Reese’s Journey through Bone Marrow Transplant

Before we knew the world of childhood leukemia, and long before bone marrow transplant was a part of our vocabulary, we had sweet little identical twin girls, named Reese and Quinn. The twins were born in Chicago on April 10, 2014. Reese and Quinn were healthy babies who grew into healthy toddlers and then their little sister Claire joined our world in 2016. These sisters are the best of friends and the greatest supporters of each other.

Today, Reese is a 6-year-old with an affinity for flamingos, babies, and her family. She is loving and quick with sentimental thoughts and words. She is wise beyond her years and loves helping the people around her problem solve. Reese loves to giggle and laugh, she is always seeking out the opportunity to be silly and fun. This little girl is small but mighty. She is brave and fierce. Cancer will be only one chapter of her incredible life. She was born a fighter and has always exceeded any expectations for her.

I can’t say that December 11, 2017 caught me completely off guard. I said that Reese was a healthy baby and a healthy toddler. We had the most incredible summer before she was diagnosed, full of energy and late nights, my girls didn’t even have a sniffle. But then preschool started and I can tell you that she was not a healthy preschooler. I saw something coming about three months before we were hit. A mom knows when something isn’t right.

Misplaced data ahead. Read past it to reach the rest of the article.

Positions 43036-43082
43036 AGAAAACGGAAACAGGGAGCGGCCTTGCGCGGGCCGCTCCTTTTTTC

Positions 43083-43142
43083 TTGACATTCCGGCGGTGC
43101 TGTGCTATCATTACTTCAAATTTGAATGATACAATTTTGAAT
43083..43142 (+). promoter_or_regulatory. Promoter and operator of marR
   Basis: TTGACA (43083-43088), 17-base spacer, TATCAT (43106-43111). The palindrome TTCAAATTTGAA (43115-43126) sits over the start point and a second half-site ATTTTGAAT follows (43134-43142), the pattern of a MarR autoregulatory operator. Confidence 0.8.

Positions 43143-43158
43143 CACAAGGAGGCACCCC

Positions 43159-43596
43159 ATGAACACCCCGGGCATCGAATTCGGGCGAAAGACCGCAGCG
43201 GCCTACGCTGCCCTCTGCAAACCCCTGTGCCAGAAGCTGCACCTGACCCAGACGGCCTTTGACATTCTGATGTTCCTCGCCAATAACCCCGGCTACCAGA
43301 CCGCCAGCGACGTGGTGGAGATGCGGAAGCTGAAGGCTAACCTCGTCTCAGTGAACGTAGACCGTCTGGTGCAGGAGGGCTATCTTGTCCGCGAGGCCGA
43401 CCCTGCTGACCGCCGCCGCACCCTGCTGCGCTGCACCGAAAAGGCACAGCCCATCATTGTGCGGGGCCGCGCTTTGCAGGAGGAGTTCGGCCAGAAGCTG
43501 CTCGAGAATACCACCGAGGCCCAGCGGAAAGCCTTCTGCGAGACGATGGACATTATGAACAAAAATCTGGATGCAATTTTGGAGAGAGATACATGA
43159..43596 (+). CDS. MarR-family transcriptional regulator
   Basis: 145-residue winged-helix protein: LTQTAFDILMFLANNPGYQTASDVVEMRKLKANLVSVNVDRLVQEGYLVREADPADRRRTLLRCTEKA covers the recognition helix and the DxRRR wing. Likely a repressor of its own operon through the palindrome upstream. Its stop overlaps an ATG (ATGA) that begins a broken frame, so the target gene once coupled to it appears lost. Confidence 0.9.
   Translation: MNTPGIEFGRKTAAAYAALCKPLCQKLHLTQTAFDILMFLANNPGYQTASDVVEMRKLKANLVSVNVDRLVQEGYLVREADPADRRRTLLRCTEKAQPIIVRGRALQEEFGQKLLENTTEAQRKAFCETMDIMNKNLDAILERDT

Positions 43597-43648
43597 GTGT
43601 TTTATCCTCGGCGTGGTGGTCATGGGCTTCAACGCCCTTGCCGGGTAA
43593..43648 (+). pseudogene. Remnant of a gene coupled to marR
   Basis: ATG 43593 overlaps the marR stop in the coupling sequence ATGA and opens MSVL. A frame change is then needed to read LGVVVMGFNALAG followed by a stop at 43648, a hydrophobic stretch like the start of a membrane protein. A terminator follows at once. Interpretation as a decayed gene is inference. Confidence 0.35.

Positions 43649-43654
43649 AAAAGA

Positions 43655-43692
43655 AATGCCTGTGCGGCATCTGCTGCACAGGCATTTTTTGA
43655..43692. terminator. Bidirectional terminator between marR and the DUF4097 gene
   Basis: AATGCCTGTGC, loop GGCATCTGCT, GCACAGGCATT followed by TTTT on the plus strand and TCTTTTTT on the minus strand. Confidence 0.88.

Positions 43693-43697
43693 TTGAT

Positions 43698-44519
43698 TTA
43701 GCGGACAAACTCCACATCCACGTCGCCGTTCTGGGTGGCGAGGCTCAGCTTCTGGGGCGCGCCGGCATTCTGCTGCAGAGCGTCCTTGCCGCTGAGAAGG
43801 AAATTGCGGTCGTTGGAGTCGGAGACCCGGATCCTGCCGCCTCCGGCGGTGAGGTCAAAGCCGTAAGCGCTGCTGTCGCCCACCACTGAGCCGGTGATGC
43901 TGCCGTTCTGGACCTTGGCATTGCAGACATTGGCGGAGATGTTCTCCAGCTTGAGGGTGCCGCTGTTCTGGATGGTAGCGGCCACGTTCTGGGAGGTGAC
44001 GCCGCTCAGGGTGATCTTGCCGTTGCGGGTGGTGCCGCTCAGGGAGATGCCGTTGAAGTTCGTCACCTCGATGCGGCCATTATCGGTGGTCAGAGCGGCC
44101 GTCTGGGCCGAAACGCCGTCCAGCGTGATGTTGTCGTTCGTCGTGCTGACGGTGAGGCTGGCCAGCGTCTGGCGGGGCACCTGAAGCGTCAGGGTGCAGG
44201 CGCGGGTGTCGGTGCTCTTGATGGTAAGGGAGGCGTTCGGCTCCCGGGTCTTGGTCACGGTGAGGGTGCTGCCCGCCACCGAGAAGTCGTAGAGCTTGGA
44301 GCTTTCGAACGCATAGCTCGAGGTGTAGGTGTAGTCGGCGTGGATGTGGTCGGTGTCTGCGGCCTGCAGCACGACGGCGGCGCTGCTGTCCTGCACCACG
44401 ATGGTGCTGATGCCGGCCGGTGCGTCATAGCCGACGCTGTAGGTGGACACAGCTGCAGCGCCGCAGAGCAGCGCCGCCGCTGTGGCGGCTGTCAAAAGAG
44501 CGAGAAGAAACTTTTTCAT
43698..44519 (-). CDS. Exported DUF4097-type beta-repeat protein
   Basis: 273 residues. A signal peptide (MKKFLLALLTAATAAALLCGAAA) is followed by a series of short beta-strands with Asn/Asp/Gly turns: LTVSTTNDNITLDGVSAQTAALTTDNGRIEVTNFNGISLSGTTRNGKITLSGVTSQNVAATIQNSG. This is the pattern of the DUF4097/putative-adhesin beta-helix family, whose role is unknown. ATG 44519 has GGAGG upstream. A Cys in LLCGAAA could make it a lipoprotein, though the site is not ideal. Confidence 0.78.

Reese was diagnosed with JMML, a very rare form of childhood leukemia, at 3-years-old. It is similar to, but different than, AML. To come to this leukemia diagnosis, experts across the country — from Chicago to San Franscisco, Madison to Boston — collaborated extensively. Currently, JMML can not be cured with chemotherapy alone. We knew the only treatment and possibility for a cure was a dangerous bone marrow/stem cell transplant. As part of her transplant process, Reese and our family relocated from Chicago to San Francisco. This is because the University of California San Francisco (UCSF) was selected as the hospital Reese would receive her transplant. Reese flew from Chicago to San Francisco on April 15, 2018, and entered inpatient care at UCSF on April 23, 2018. This decision was made because UCSF is the home of three very important doctors in the very small JMML world… Mignon Loh, Chris Dvorak, and Elliot Stieglitz.

Reese’s bone marrow transplant was May 2, 2018. We anticipated that her release from the hospital would be early June. Reese suffered from multiple complications from the transplant, including grade 4 GVHD of the gut (graft vs host disease), VOD (Veno-Occlusive Disease), TMA (Thrombotic Microangiopathy), and other secondary problems from those big complications. She was on TPN (total parenteral nutrition) for months and developed diabetes & high blood pressure from prolonged high dose steroid use. All of these complications are detailed in the blog. She remained inpatient for 8 months straight, fighting for her life, and prevailing over and over. Reese was finally discharged on December 20, five days before Christmas.